Remaking a defense contractor isn't something Armstrong had ever contemplated. But in early December, he received a call from headhunter Pendleton James, a former Reagan White House staffer. At the time, Armstrong, chairman of IBM's overseas business, was busy commuting between IBM headquarters in Armonk, N.Y., and Paris to pin down an alliance between IBM and France's Groupe Bull. Meeting with James for less than 30 minutes in Armstrong's sparsely furnished office, the IBM executive listened politely. James hinted that Armstrong wouldn't have much of a run heading IBM--where the retirement age is 60--by the time Akers steps down in 1995. How about Hughes, where he could retire at 65? Armstrong says he was "intrigued."
GOOD VIBRATIONS. What Armstrong didn't know was that Malcolm R. Currie, the retiring Hughes chairman, felt uneasy about going outside Hughes for a successor. After a painful five-year restructuring that cut 20% of Hughes's 82,000 jobs, Currie planned to pick one of his own people to carry on. In fact, he had been grooming five possible candidates--three of them scientists or engineerswith long track records at Hughes. But he had hired James to scout outside prospects, too.
The headhunter set up a meeting with Armstrong and Robert J. Schultz, the GM vice-chairman who oversees Hughes. On Jan. 19, the three sat down to breakfast at the Sky Club in New York's Pan Am Building. "The vibes were good right from the start," recalls James. Both Schultz and Armstrong grew up in Detroit, and they had known each other since Armstrong was head of IBM's marketing services and GM was one of his biggest customers. But before learning the details of the job, Armstrong had to know if he would truly be the boss at Hughes. Says Armstrong: "I was absolutely not interested in becoming a division or group president, and Bob needed to know that."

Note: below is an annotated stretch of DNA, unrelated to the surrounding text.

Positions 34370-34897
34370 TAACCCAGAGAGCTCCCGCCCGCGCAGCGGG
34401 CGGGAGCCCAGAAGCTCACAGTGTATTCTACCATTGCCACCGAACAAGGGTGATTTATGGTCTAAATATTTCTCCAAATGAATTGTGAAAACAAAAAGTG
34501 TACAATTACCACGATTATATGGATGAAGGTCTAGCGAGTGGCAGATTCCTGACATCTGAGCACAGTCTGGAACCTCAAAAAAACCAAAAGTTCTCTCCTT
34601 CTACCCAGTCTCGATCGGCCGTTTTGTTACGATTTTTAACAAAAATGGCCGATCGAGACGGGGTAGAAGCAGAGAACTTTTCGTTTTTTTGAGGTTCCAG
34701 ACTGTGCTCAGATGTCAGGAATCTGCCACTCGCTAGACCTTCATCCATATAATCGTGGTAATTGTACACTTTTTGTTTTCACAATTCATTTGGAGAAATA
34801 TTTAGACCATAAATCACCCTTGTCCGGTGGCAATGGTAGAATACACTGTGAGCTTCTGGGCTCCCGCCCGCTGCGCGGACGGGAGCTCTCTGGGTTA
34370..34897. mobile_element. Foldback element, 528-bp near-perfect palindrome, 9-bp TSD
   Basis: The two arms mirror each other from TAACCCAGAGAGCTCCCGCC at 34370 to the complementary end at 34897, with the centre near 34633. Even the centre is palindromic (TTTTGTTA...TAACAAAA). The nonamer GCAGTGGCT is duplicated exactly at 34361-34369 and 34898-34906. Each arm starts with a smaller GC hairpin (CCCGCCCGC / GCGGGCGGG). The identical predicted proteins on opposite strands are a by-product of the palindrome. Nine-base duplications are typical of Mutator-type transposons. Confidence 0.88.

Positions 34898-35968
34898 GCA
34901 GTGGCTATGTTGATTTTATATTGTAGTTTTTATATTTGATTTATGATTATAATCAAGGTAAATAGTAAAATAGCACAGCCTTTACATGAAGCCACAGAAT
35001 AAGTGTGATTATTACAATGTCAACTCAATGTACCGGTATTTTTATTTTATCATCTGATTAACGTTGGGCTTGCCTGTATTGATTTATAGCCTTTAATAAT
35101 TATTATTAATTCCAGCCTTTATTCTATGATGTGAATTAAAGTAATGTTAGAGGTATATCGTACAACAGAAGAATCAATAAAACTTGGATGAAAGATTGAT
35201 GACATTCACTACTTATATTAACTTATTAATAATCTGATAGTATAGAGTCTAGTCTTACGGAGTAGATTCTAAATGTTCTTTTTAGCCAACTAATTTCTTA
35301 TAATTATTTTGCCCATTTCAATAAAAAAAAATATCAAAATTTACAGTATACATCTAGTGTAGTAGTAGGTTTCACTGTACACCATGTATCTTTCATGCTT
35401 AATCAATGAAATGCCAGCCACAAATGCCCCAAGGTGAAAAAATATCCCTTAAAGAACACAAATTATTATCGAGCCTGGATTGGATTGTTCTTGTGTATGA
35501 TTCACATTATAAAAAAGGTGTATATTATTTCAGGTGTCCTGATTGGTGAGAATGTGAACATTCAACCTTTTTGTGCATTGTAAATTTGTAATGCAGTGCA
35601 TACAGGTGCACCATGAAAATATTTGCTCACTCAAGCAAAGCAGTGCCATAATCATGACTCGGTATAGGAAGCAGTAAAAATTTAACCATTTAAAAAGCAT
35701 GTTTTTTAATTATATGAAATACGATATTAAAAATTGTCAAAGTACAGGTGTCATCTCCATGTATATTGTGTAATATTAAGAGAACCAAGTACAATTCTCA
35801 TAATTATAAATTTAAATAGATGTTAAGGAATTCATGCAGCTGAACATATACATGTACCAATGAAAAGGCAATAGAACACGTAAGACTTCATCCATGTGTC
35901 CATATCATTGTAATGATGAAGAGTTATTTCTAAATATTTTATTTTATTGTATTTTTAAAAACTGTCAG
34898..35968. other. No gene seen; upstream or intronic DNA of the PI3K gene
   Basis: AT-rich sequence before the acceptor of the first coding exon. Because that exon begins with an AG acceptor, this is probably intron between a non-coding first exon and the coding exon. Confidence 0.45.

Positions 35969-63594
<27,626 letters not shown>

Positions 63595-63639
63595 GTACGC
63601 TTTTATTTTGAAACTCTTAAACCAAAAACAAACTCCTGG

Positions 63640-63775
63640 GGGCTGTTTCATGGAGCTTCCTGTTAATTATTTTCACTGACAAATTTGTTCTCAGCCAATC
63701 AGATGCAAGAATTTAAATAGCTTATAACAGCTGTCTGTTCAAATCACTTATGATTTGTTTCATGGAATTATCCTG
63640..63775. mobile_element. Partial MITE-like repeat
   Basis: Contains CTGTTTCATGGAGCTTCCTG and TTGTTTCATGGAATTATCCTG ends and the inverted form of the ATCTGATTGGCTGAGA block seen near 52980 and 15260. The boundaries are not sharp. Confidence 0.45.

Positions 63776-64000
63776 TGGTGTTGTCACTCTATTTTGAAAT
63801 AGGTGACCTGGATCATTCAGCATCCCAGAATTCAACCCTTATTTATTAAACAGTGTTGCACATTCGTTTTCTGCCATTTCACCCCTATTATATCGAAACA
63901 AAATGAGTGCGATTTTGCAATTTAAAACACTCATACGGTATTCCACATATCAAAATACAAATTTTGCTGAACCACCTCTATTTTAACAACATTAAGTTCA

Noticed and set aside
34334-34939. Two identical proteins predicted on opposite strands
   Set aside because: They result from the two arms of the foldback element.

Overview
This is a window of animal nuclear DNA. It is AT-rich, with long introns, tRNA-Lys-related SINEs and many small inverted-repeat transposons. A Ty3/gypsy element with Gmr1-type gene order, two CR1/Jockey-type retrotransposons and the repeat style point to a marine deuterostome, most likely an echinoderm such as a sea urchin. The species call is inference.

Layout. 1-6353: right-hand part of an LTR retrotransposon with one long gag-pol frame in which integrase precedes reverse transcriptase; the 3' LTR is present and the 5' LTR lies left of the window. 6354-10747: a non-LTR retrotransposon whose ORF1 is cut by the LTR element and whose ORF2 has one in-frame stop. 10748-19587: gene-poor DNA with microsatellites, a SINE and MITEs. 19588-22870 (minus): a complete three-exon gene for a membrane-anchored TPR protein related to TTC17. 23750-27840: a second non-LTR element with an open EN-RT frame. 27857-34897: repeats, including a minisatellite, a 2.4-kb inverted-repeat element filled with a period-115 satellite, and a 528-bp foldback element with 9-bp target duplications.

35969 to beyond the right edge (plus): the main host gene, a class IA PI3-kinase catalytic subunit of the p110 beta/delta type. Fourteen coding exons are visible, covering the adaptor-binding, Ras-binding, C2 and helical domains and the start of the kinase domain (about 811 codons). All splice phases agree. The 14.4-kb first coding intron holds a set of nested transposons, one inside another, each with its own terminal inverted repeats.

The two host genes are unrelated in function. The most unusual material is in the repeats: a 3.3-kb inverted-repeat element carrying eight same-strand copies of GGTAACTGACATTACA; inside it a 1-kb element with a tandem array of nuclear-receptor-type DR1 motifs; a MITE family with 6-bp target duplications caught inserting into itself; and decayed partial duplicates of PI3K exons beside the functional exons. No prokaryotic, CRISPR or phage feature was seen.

Schultz and James left the meeting feeling anxious. "We both sat there convinced he was the right guy," recalls the headhunter. But they weren't sure he wanted the job. The next step for James was getting Armstrong together with Currie. By this time, with Pentagon budget cuts heightening the need to diversify, Currie had softened on the idea of bringing in an outsider. But he wondered why the IBM heir apparent would come to Hughes. "Is he really interested in us?" Currie asked James. "Can we really get him?"
Eleven days later, the two met at the Sky Club. Currie brought a briefcase bulging with charts and graphs to map out his plans for Hughes. The meeting started after lunch and lasted nearly five hours. Armstrong grilled Currie, pressing hard on the problem of declining defense budgets and General Motors' expectations for the subsidiary. Armstrong came away convinced he could take over quickly and "without making a lot of changes." But, he adds, "there was still one more call I had to make." He needed to talk to Stempel.
Once the GM chairman told Armstrong what he wanted to hear, Armstrong flew back to Armonk to inform Akers. For more than 30 years, since meeting at IBM's sales school, the two had worked their way up the IBM chain of command. At times, they even vacationed together. But Akers says he told Armstrong in the fall that he wasn't going to run IBM, and Akers knew Armstrong was considering other jobs. Their final meeting, as Armstrong recalls it, was tellingly brief. "I think, John, come the end of February, I'll be retiring from IBM," Armstrong said. "I'm considering taking this CEO job at Hughes." After a moment's silence, Akers responded with an outstretched hand, saying only: "That's one hell of an opportunity, Mike. I'm going to miss you, but good luck."
While Armstrong has never worked outside the computer industry, Schultz and Stempel obviously think he is up to the task. They're counting on his marketing experience, operational skills, and international contacts. "When we decided to go outside, we wanted someone who could come in with immediate credibility," says Schultz. Armstrong also sees himself as a sort of diplomat. "I have a lot of good friends around the world," he says. Leading a defense contractor into an uncertain future, he'll need all the friends he can get.